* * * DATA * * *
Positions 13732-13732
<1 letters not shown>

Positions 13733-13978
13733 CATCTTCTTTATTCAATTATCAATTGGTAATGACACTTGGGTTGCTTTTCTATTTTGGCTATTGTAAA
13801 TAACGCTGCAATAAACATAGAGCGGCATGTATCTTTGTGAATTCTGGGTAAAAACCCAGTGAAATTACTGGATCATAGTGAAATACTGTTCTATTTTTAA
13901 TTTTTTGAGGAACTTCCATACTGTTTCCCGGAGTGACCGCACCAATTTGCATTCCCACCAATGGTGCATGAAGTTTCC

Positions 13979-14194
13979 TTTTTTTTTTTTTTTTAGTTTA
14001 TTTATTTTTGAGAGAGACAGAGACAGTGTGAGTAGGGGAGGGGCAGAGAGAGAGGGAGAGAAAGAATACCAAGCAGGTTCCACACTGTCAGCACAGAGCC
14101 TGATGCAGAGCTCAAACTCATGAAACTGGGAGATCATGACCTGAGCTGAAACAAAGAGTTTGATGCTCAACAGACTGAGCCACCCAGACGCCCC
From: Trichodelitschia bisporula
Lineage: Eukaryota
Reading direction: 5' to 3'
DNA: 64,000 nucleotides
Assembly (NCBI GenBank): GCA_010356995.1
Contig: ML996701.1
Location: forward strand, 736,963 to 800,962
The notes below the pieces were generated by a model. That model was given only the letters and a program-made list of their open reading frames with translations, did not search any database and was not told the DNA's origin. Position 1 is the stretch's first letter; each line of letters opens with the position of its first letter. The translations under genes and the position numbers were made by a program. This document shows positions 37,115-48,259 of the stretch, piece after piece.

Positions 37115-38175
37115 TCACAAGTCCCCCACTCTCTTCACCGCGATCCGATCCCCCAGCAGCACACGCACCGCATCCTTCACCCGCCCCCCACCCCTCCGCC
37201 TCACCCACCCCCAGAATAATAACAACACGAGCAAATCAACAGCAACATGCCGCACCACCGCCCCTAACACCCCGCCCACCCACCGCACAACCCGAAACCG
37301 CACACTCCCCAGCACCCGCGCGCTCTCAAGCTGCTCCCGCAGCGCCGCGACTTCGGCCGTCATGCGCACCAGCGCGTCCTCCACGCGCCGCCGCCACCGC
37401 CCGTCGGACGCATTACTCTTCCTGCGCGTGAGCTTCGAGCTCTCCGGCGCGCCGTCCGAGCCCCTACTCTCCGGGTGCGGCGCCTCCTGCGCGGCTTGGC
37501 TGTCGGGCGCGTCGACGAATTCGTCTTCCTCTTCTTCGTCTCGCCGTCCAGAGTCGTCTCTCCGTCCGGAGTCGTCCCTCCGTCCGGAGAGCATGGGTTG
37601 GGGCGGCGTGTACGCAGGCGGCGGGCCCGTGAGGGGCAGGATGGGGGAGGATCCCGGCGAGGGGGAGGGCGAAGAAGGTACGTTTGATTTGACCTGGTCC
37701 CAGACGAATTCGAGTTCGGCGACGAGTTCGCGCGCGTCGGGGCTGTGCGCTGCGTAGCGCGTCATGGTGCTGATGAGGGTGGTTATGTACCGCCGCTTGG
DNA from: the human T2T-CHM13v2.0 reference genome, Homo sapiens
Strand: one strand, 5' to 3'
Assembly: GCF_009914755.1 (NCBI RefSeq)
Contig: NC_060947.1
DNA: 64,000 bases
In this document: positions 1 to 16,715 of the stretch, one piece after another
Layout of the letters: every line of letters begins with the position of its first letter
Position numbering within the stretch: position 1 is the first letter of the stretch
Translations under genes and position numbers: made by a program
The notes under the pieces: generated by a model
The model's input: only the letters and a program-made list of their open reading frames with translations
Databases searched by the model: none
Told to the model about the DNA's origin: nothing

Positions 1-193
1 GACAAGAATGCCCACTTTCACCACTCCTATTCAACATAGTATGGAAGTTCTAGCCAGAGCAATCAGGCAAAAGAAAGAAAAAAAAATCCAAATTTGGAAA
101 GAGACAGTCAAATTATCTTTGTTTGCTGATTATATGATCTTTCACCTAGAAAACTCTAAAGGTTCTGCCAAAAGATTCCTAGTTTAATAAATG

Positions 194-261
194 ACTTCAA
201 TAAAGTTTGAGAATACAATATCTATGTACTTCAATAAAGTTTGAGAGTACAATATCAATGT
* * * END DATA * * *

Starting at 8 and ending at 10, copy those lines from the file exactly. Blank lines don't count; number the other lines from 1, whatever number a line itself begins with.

13979 TTTTTTTTTTTTTTTTAGTTTA
14001 TTTATTTTTGAGAGAGACAGAGACAGTGTGAGTAGGGGAGGGGCAGAGAGAGAGGGAGAGAAAGAATACCAAGCAGGTTCCACACTGTCAGCACAGAGCC
14101 TGATGCAGAGCTCAAACTCATGAAACTGGGAGATCATGACCTGAGCTGAAACAAAGAGTTTGATGCTCAACAGACTGAGCCACCCAGACGCCCC